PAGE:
• Goldline Grossly Overcharges For Their Coins
The average Goldline markup was 90% above the melt value of the coin. The largest markup on any coin was 208% above the melt value. Furthermore, the average Goldline markup is 47% higher than better-priced competitors, with some of the company’s markups going as high as 102% compared to its competitors on one of the coins they offered.
• Goldline Falsely Claims To Offer “Good” Investments
By selling gold at twice the melt value, the price of gold would need to double for consumers to break even on their “investment.”
• Goldline Salespeople Misrepresent Their Ability To Give “Investment Advice”
Sales people imply that they are “investment advisors” or “financial advisers” by offering investment advice, which insinuates that they have some sort of fiduciary responsibility to get you the most return on your investment.
However, since they are not licensed investment advisors, they have no such responsibility. In 2006, the Missouri Secretary of States' Office, Securities Division filed formal consent order against Goldline for exactly this reason and recovered over $200k for an elderly consumer that was ripped off.
• Goldline Plays off Public Fears of Government Takeover and Has Formed an Unholy Alliance with Conservative Pundits to Drive a False Narrative
Goldline employs several conservative pundits to act as shills for its’ [sic] precious metal business, including Glenn Beck, Mike Huckabee, Laura Ingraham, and Fred Thompson. By drumming up public fears during financially uncertain times, conservative pundits are able to drive a false narrative. Glenn Beck for example has dedicated entire segments of his program to explaining why the U.S. money supply is destined for hyperinflation with Barack Obama as president. He will often promote the purchase of gold as the only safe investment alternative for consumers who want to safeguard their livelihoods. When the show cuts to commercial break, viewers are treated to an advertisement from Goldline.
“Under this proposed legislation, gold dealers will have a much harder time preying upon the nest eggs of vulnerable consumers,” said Weiner. “It’s shameful that companies like Goldline are able to rip off consumers, use misleading and possibly illegal sales tactics, and deliberately manipulate public fears to sell gold coins at inflated prices.”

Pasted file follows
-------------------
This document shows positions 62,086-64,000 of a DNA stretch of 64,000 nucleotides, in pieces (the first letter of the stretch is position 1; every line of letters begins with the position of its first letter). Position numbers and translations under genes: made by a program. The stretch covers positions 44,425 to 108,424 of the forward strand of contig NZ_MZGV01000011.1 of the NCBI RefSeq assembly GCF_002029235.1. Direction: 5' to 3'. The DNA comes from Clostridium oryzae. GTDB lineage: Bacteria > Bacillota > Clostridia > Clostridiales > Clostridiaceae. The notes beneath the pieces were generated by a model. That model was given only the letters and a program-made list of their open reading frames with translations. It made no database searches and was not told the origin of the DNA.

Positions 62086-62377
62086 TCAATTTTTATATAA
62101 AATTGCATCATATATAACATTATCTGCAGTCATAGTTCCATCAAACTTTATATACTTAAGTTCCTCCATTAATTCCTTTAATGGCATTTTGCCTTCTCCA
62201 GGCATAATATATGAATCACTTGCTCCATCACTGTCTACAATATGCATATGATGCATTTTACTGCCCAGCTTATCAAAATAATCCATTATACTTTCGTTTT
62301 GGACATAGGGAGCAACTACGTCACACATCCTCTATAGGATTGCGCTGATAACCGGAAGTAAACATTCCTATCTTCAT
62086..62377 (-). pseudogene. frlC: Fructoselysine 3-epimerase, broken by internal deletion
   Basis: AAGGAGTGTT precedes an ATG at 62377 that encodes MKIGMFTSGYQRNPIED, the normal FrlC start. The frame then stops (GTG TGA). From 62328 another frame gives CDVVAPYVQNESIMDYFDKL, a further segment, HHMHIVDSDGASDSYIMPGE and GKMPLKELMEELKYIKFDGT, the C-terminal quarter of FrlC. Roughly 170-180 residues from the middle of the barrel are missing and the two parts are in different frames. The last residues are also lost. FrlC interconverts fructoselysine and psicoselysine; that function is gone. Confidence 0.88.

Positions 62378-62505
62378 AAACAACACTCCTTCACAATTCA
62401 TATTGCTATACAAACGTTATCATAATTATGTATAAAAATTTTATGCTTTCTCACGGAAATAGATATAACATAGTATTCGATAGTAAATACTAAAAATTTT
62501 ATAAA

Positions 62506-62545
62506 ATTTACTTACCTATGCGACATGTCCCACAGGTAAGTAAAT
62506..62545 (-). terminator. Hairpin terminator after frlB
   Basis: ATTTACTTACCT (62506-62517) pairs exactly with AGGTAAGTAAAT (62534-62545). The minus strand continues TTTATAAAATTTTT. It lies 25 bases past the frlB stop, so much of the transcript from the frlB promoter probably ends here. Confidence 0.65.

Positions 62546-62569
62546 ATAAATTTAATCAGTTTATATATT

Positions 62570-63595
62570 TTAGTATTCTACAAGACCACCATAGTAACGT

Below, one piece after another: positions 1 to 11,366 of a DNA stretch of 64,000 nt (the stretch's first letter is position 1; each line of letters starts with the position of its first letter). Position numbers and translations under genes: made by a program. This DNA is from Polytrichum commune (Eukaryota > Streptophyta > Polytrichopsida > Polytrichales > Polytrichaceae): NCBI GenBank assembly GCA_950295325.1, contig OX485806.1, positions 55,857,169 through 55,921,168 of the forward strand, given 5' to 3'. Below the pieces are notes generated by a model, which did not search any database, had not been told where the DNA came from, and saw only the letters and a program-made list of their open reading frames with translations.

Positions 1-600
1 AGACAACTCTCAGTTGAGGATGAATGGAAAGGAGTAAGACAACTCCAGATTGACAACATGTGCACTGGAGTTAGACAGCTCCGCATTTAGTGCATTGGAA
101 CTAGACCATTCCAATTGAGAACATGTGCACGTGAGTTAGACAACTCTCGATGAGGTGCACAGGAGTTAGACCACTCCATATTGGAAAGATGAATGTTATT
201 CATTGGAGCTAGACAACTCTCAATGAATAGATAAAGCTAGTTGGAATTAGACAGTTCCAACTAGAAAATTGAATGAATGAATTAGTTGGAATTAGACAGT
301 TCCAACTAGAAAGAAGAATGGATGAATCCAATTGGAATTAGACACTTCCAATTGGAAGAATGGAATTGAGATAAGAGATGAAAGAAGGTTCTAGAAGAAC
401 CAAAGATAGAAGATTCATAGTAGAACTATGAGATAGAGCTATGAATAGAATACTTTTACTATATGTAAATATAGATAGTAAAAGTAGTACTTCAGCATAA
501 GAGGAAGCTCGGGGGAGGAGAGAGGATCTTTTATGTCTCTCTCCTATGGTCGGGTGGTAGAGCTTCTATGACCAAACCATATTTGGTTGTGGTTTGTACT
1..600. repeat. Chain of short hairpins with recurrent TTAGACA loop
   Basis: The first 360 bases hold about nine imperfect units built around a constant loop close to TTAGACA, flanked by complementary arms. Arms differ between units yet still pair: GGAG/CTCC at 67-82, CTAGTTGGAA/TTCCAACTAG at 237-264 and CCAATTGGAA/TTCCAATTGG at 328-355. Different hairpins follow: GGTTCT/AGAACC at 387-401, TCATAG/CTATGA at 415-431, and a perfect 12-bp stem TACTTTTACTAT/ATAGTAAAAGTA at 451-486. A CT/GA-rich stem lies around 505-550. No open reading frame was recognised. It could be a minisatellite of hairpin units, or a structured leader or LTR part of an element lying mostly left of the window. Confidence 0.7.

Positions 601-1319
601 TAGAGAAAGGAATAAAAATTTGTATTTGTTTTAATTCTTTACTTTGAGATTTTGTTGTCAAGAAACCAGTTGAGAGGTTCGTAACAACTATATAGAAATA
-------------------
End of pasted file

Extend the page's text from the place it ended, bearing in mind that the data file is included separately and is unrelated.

There are a number of very curious statements in that press release that go beyond the mere examination of business practices. Since the non-political allegations deal with excessive pricing by Goldline, let's do an informal survey of prices for common bullion coins from some major coin dealers:
|1oz Amer. Gold Eagle
|1oz Amer. Silver Eagle
It certainly appears that Goldline is consistently higher on prices than the other coin dealers, but not to the degree indicated in the press release on bullion. However, Goldline also sells numismatic coins, and it is much harder to determine fair pricing on these offerings, which can be significantly higher than the bullion price. Historically, some numismatic coins have also appreciated quite significantly. If it is numismatic coins that are selling at over 200% of melt value, then Mr. Weiner may be in for an embarrassing public education. But this is a volatile area where the uninitiated should not tread. You can't get a price quote every second of the day, and determining true value is more than problematic.
|An $1000 basket of gold mint state rare numismatic coins -- from 1970 to today -- is now worth a stunning $57,977. (Based on the CU Guide at PCGS.com)
The most serious charge in my mind is that Goldline is misrepresenting their salesmen as "financial advisors." This implies a fiduciary responsibility to the customer. Many readers will recall this as a central issue in the Goldman Sachs testimony before Congress, and an issue that the Congressmen in that hearing clearly did not understand. I believe this is the issue Goldline is most susceptible on, and much of the rest will just be political theater.
The conclusion of my informal survey is that Goldline's prices are higher than their competitors uniformly across the board, and the rational consumer who does their homework should shop elsewhere. I can't confirm the claims of this press release, but I assume the Congressmen can back up their statements with more than one example. When buying from precious metals dealers your guard must be up at all times, and you need independent research to confirm their claims--- caveat emptor. Don't believe anything they tell you, and don't succumb to high pressure sales tactics.
When the gold bugs are swarming and the airwaves are filled with commercials and doomsday scenarios, it is time to sit on the sidelines. When the gold bugs are all deflated and you hear very little about the metal, it is time to buy. Though there are clearly political motives behind these hearings, it is interesting to note that Lear Capital, a sponsor of the Limbaugh radio show, is not called out in the press release.
In closing, here is one of the non-political shills pounding the table for gold by driving a "false narrative:"
Full Disclosure: The Grouch is not currently a customer of Goldline nor do I intend to be a customer of Goldline in the future. Spot prices of gold are freely available to the public and if I ever choose to buy gold bullion it will be from the company that has the combination of the lowest markup and lowest shipping fees, and one that posts their prices clearly on their website.